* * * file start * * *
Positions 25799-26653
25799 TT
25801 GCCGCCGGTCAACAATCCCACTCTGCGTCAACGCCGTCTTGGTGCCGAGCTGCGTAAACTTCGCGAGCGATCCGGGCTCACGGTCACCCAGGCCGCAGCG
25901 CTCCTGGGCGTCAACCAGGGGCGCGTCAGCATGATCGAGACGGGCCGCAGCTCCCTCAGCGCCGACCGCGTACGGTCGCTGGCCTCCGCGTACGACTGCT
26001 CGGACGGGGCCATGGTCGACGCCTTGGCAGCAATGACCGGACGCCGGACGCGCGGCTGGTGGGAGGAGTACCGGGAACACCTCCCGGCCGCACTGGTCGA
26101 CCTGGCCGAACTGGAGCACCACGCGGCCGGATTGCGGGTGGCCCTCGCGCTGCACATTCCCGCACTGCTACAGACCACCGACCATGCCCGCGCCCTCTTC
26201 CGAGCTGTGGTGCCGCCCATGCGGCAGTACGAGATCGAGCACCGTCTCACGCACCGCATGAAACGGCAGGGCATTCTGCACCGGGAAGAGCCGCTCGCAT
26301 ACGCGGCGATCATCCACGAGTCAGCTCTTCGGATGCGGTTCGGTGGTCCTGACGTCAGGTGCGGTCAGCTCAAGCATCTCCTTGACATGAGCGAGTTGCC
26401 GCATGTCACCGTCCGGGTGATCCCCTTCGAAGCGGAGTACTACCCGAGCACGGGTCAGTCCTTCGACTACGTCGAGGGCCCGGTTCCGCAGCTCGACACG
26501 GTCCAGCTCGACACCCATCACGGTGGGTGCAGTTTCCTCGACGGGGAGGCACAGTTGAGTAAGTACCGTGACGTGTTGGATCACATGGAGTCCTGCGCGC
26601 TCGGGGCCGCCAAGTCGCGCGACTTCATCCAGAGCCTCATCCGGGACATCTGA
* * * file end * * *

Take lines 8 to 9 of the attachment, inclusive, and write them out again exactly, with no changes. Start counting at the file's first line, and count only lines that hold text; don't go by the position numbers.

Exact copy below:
26301 ACGCGGCGATCATCCACGAGTCAGCTCTTCGGATGCGGTTCGGTGGTCCTGACGTCAGGTGCGGTCAGCTCAAGCATCTCCTTGACATGAGCGAGTTGCC
26401 GCATGTCACCGTCCGGGTGATCCCCTTCGAAGCGGAGTACTACCCGAGCACGGGTCAGTCCTTCGACTACGTCGAGGGCCCGGTTCCGCAGCTCGACACG